The IDF killed one of Gaza’s most prominent terror leaders in a precision strike Tuesday morning. The assassination triggered heavy rocket barrages at southern Israel. Air raid sirens were also activated in the Tel Aviv area.
An IDF aircraft targeted Islamic Jihad terror chief Baha Abu al-Ata in a Gaza building early Tuesday, the army said. Palestinian officials confirmed that the strike killed Al-Ata and his wife.
Al-Ata was a “ticking time bomb” and was orchestrating imminent rocket, drone and sniper attacks in the Gaza region, IDF Spokesman Hidai Zilberman said.
Military officials told Israel Radio that the IDF hit the room where Al-Ata was sleeping in the pinpoint strike. The army said that it collaborated with the Shin Bet to carry out the assassination operation.
Dozens of Rockets Fired; Schools Shut Down
Terrorists in Gaza responded to Al-Ata’s assassination by firing dozens of rockets at southern Israel communities. Air raid sirens were also activated in Tel Aviv and surrounding areas, prompting residents to rush into bomb shelters. The army said that it intercepted some rockets over central Israel.
In the south, several residents suffered minor injuries in Tuesday morning’s barrage, while others were treated for anxiety. The Iron Dome missile defense system was activated and intercepted rockets throughout the region, the IDF said.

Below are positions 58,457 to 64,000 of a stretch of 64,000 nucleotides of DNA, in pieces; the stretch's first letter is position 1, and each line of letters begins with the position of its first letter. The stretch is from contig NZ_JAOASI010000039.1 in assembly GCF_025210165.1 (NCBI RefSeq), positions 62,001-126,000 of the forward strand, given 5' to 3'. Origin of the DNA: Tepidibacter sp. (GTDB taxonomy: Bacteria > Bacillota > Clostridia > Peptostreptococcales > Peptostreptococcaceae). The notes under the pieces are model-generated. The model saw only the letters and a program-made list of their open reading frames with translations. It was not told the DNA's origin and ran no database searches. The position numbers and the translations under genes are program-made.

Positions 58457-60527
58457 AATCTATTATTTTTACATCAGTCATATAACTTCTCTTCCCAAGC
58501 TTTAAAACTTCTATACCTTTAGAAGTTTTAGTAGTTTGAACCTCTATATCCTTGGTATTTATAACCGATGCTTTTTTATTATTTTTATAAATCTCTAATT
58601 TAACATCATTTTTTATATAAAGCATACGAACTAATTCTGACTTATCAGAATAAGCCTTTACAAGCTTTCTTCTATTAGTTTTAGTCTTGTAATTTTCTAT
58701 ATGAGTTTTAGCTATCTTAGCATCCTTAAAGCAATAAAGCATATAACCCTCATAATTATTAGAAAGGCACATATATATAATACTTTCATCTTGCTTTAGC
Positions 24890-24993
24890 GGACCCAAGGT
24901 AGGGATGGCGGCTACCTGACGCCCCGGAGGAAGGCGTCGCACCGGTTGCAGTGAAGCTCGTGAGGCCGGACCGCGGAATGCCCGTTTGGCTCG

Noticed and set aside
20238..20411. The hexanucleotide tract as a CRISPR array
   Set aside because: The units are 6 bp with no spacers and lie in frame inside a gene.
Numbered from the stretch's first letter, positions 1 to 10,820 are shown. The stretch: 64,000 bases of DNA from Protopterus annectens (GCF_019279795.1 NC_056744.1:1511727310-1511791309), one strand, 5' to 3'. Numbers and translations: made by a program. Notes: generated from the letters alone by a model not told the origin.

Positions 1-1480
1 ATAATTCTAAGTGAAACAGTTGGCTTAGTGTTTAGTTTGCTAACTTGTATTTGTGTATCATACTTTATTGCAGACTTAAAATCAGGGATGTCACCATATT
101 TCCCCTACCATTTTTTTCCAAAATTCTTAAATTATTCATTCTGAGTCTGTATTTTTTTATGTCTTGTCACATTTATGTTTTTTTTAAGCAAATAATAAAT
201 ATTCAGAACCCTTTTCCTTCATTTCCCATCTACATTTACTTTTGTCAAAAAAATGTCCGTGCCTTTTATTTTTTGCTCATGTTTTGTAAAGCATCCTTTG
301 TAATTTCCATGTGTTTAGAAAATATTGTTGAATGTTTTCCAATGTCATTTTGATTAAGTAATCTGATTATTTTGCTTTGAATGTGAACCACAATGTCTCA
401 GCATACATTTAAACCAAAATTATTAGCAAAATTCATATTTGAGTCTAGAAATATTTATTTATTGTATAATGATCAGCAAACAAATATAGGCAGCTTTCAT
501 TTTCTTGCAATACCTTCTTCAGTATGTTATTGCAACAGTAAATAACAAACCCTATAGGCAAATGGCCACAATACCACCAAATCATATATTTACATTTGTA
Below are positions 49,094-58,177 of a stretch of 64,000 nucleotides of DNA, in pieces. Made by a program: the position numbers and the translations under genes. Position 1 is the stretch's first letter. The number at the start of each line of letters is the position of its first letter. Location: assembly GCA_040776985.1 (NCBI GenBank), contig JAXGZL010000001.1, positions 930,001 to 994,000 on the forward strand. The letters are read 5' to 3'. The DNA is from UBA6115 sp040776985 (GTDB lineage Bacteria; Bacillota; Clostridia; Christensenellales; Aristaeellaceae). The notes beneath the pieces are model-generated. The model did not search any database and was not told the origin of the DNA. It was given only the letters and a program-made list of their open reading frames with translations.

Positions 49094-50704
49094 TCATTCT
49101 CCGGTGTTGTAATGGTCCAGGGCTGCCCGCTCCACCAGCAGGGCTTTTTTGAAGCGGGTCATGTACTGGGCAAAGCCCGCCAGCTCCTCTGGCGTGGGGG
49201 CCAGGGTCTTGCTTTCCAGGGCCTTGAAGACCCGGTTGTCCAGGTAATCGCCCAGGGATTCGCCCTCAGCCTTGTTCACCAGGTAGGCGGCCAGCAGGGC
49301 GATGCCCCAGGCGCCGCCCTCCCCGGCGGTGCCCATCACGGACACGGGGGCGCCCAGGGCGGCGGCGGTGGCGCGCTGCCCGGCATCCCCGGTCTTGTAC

Some 150 rockets were fired at Israel by midday, authorities said. Twenty-two people were treated for injuries at Barzilai Medical Center in Ashkelon.
The IDF did not respond to the attacks initially, but later started to strike Islamic Jihad targets in Gaza, including members of rocket cells. The army also announced that it was blocking several roads near Gaza for traffic for fear of terror attacks on motorists.
In a rare move, local authorities called off school and all non-essential work in southern and central Israel. Parents in Tel Aviv received text messages advising them to keep their children at home “due to the security situation.”
Strike Targets Terror Leader in Syria
The IDF said that it was preparing for several days of battle and rushed more troops to the Gaza region. The security cabinet, including newly appointed Defense Minister Naftali Bennett, was scheduled to convene for an emergency session at Defense Ministry headquarters.
Military officials stressed, however, that Al-Ata’s killing was a one-time operation and that the army was not renewing its assassination campaign against terror leaders. The IDF relayed a message to terror groups in Gaza via Egypt that Israel was not interested in further escalating the situation, the Ynet website reported.
Meanwhile, reports out of Damascus indicate that an apparent airstrike targeted Islamic Jihad’s deputy leader Akram al-Ajouri at his home. Ajouri’s son was killed in the attack, the group said. The IDF declined comment.